The bill provides that reports and other information generated from voluntary workplace safety and health audits cannot be required to be disclosed to OSHA for use against companies during inspections or enforcement proceedings. We believe, and H.R. 2869 provides, that where employers go beyond what they are obliged to do by regulation or statute, they should not be penalized. Otherwise, employers are faced with the potential that information developed voluntarily for the purpose of identifying and abating workplace hazards might be used against them during the course of an OSHA inspection.

Unfortunately, OSHA has to date adhered to an unwavering policy of refusing to limit the circumstances under which it may demand from an employer the results of voluntary safety and health audits. Currently, OSHA may use the employer's own audit findings as a basis for enforcement action as evidence, or more frequently, as a road map to look for evidence of the existence of possible violations or to support a willful classification. The threat that OSHA will demand and use the results of an employer's voluntary safety and health audit against it in an enforcement proceeding is a very serious disincentive to effective auditing.

This conflict or tension between employers who want to go beyond their obligations and OSHA, which is unwilling to limit its use of information developed during voluntary audits, is unnecessary and, we believe, unwise public policy. In our view, OSHA's current position leads to the decreased use and effectiveness of a critical component of voluntary employer safety and health programs for the sake of access to a possible source of evidence of a violation or of an employer's willful behavior.

OSHA's own investigatory process provides sufficient access to information necessary to determine whether violations have occurred, and whether violators acted willfully. OSHA's insistence on retaining this mechanism, despite its already capable investigatory authority, leads to the inescapable conclusion that a legislative change is essential to the advancement of workplace safety and health.

The conduct of self-audits by employers and the candid reporting of findings and recommendations have the potential for significantly enhancing the safety and health of American workers. Providing a degree of protection to the resulting reports and information as H.R. 2869 proposes would neither diminish worker protection nor unduly limit OSHA's enforcement authority. It will, however, encourage NAM-member companies and others to critically evaluate their safety and health programs and to identify and abate workplace hazards. Accordingly, the NAM is pleased to present its strong support for H.R. 2869, which we consider to be a voluntary self-audit promotion bill.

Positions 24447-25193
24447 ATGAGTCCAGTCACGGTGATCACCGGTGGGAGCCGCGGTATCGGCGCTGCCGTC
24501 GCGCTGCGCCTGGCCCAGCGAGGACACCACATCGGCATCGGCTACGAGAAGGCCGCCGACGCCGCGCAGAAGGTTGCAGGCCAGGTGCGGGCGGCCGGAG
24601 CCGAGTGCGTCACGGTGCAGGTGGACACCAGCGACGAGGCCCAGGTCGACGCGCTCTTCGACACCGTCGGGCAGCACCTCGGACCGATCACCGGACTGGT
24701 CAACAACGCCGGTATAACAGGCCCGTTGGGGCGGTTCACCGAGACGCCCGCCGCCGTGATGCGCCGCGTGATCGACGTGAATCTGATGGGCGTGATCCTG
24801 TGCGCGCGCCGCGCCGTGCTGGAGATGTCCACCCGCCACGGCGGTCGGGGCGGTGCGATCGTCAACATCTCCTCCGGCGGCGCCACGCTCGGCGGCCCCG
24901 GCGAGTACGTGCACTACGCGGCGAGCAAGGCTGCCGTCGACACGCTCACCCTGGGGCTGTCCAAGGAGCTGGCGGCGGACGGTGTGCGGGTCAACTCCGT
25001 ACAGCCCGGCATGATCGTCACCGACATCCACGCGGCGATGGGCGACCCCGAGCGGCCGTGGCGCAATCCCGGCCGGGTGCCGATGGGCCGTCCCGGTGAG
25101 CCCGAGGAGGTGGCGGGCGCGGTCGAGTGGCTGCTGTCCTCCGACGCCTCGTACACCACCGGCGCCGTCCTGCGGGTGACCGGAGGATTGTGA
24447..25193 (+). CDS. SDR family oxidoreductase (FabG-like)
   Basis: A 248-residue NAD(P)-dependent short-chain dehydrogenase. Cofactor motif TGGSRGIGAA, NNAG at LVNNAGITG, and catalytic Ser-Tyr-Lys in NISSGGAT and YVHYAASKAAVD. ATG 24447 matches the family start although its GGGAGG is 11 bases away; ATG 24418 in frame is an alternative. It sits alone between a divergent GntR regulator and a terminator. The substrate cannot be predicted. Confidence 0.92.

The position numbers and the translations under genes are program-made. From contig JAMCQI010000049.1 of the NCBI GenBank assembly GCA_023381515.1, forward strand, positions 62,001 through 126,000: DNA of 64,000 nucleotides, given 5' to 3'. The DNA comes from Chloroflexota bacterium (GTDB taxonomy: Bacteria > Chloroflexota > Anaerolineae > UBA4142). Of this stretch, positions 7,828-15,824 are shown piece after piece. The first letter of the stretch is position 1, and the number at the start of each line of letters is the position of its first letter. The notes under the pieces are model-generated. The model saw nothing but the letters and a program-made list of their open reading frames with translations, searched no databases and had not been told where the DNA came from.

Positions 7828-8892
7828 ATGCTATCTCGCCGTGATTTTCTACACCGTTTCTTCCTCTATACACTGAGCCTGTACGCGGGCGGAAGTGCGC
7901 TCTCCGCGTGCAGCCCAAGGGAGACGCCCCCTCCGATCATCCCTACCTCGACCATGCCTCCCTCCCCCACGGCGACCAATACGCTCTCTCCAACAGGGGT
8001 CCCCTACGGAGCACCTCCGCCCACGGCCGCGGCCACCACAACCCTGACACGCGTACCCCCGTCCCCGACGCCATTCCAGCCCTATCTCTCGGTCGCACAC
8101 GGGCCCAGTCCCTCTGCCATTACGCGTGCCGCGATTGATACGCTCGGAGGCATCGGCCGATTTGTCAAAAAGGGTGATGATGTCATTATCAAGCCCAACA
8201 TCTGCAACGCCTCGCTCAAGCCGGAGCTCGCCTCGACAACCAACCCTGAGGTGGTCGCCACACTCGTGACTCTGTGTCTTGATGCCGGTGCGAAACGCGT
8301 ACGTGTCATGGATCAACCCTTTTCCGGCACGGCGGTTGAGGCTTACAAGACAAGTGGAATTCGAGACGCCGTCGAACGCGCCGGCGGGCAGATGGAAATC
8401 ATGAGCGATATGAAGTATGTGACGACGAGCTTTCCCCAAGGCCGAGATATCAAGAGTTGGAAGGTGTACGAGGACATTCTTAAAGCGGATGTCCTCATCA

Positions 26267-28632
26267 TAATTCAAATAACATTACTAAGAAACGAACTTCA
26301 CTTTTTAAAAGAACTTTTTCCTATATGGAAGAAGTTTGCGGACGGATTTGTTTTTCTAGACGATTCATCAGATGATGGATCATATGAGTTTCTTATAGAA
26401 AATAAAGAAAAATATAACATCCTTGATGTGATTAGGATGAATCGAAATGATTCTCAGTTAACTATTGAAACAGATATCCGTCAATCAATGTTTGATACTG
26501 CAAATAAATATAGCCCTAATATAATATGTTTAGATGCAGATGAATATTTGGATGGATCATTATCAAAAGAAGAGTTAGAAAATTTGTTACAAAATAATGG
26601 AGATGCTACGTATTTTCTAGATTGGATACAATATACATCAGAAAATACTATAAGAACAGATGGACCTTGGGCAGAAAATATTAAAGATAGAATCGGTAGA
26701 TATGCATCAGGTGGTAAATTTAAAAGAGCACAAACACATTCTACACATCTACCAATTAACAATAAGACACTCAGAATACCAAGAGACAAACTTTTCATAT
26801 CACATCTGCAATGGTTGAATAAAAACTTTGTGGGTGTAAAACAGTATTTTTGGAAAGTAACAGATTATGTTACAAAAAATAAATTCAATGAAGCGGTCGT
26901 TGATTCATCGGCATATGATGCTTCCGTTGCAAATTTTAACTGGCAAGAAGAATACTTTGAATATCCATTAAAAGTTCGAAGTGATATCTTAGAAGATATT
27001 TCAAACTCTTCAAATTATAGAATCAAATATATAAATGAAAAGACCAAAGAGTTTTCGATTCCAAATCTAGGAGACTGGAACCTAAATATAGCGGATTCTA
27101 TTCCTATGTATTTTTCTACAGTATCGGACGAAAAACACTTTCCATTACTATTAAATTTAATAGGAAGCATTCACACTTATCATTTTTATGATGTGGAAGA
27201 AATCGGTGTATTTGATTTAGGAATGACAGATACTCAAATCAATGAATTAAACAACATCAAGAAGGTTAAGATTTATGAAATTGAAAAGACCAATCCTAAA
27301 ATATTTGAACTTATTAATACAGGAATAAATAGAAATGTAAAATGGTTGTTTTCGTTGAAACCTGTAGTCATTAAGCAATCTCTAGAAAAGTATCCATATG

Again, personally, and on behalf of the NAM and ORC, we appreciate the opportunity to contribute to the Subcommittee's deliberations on proposals to enhance workplace safety and health. Further, Mr. Chairman, we wish to acknowledge your leadership and commitment to advancing this important issue.

I would be pleased to respond to any questions that the Subcommittee may have.

[The written statement of Mr. Salem is attached as Appendix D.]


Chairman Ballenger. Mr. Schwartz.




Mr. Schwartz. Mr. Chairman and members of the Subcommittee, my name is Richard Schwartz. I'm a partner in the law firm of Crowell & Moring. I'm appearing on behalf of the American Iron & Steel Institute, whose members process about 60 percent of the raw steel made in the United States and employ about 110,000 workers.

More importantly, AISI has been an active participant in OSHA rulemaking proceedings for many years. For about the past 20 years, I've represented AISI in many of those rulemaking proceedings, so I have personal experience with the problems that are being addressed by the peer review bill, H.R. 2871, and the notice bill, H.R. 2873.

I'd like to make three points about the peer review bill.

First, everyone recognizes that peer review is good science. The best example of the use of peer review in government, the most applicable example is the fact that EPA uses it and considers it an important mechanism in developing EPA's decisions on scientific matters. Peer review has been lauded by EPA as doing three things for EPA decisions: it improves their quality; it improves their credibility; and, it also helps EPA conserve resources by keeping it going off on the wrong track, which can be much more costly on the back end, than the amount of time spent on the front end. The EPA takes the position that its measure of scientific and work products should normally be peer reviewed. And this is the sort of requirement that the legislation that has been proposed today would have OSHA follow as well.